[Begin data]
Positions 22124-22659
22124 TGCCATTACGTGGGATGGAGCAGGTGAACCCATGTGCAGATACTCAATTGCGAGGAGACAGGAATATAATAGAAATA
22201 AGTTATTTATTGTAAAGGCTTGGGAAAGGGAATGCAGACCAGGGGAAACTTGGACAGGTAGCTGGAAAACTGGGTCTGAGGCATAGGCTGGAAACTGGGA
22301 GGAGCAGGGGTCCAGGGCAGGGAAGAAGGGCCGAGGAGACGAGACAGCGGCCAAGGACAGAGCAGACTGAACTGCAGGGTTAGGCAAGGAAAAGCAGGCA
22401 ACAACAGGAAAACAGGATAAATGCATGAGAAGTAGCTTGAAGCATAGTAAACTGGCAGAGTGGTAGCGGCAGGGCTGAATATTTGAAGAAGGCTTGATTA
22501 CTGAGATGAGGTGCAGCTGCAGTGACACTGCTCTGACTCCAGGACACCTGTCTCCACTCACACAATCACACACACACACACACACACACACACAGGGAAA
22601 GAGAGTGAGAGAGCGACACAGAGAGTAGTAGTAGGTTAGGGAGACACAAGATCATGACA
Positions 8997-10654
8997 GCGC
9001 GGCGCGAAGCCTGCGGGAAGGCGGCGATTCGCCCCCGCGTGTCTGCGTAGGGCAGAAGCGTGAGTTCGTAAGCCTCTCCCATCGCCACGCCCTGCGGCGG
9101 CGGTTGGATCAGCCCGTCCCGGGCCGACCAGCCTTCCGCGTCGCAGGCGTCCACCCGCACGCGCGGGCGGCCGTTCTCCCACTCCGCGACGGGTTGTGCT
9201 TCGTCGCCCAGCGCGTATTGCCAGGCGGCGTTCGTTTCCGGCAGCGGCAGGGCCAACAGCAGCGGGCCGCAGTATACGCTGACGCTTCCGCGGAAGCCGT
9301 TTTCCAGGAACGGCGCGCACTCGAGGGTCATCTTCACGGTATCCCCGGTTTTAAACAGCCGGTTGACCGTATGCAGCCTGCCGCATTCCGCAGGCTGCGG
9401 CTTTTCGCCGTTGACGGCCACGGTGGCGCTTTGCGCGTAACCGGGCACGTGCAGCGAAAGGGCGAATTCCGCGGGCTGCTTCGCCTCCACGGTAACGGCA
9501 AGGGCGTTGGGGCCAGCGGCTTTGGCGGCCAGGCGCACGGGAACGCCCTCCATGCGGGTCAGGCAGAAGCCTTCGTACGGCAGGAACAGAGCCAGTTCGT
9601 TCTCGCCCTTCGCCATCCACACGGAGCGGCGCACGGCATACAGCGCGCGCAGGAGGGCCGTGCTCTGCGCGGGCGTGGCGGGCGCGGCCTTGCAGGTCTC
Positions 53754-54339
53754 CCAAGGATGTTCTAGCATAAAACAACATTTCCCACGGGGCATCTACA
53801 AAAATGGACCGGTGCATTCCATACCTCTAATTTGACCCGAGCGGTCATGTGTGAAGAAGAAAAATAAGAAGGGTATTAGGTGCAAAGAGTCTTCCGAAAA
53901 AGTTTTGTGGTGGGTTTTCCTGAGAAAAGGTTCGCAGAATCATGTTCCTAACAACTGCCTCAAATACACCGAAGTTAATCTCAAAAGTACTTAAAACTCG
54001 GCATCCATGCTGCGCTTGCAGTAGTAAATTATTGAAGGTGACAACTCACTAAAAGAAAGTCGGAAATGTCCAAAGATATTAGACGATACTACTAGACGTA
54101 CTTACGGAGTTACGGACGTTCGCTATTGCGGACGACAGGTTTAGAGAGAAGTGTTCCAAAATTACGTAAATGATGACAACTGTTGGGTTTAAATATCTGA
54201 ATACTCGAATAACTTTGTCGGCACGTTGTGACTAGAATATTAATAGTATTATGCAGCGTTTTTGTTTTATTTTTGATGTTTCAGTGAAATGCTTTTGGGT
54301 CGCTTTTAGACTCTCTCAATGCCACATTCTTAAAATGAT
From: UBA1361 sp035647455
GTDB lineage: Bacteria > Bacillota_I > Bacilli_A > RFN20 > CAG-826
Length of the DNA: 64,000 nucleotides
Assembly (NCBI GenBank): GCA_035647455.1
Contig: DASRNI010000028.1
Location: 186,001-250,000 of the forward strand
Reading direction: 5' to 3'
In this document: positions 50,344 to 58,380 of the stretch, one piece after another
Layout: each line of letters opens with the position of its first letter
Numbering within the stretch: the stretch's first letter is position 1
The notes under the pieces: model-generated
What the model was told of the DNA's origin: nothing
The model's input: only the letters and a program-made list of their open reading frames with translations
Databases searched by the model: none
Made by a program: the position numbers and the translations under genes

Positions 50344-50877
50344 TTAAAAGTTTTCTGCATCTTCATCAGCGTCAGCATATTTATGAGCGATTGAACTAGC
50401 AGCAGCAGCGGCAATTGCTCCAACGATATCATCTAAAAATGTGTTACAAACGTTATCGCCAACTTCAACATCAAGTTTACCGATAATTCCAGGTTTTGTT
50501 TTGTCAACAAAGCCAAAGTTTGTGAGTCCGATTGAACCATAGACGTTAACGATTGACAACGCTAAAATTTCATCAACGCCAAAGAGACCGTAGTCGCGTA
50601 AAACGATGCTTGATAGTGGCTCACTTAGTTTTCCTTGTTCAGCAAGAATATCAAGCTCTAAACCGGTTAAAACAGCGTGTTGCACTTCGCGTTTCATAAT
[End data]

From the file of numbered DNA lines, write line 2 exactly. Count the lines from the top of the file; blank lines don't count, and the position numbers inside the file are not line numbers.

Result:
22124 TGCCATTACGTGGGATGGAGCAGGTGAACCCATGTGCAGATACTCAATTGCGAGGAGACAGGAATATAATAGAAATA